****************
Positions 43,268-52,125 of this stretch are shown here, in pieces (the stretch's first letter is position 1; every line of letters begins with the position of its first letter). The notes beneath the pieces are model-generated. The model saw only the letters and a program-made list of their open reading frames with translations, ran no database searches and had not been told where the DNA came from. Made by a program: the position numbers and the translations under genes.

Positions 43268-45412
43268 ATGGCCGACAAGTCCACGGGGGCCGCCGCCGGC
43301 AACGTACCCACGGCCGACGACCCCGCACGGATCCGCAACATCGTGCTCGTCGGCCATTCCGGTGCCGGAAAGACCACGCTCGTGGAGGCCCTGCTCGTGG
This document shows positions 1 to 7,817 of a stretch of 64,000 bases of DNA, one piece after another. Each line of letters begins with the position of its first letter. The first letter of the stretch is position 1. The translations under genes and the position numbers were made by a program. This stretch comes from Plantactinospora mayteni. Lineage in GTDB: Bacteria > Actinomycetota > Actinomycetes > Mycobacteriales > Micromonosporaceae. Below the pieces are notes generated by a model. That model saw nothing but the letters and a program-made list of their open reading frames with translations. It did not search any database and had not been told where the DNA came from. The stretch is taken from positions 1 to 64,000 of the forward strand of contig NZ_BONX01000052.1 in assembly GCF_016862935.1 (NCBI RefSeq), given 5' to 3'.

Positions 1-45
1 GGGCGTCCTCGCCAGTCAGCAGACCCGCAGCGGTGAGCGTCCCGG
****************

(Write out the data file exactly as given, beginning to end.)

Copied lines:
Positions 43,268-52,125 of this stretch are shown here, in pieces (the stretch's first letter is position 1; every line of letters begins with the position of its first letter). The notes beneath the pieces are model-generated. The model saw only the letters and a program-made list of their open reading frames with translations, ran no database searches and had not been told where the DNA came from. Made by a program: the position numbers and the translations under genes.

Positions 43268-45412
43268 ATGGCCGACAAGTCCACGGGGGCCGCCGCCGGC
43301 AACGTACCCACGGCCGACGACCCCGCACGGATCCGCAACATCGTGCTCGTCGGCCATTCCGGTGCCGGAAAGACCACGCTCGTGGAGGCCCTGCTCGTGG
This document shows positions 1 to 7,817 of a stretch of 64,000 bases of DNA, one piece after another. Each line of letters begins with the position of its first letter. The first letter of the stretch is position 1. The translations under genes and the position numbers were made by a program. This stretch comes from Plantactinospora mayteni. Lineage in GTDB: Bacteria > Actinomycetota > Actinomycetes > Mycobacteriales > Micromonosporaceae. Below the pieces are notes generated by a model. That model saw nothing but the letters and a program-made list of their open reading frames with translations. It did not search any database and had not been told where the DNA came from. The stretch is taken from positions 1 to 64,000 of the forward strand of contig NZ_BONX01000052.1 in assembly GCF_016862935.1 (NCBI RefSeq), given 5' to 3'.

Positions 1-45
1 GGGCGTCCTCGCCAGTCAGCAGACCCGCAGCGGTGAGCGTCCCGG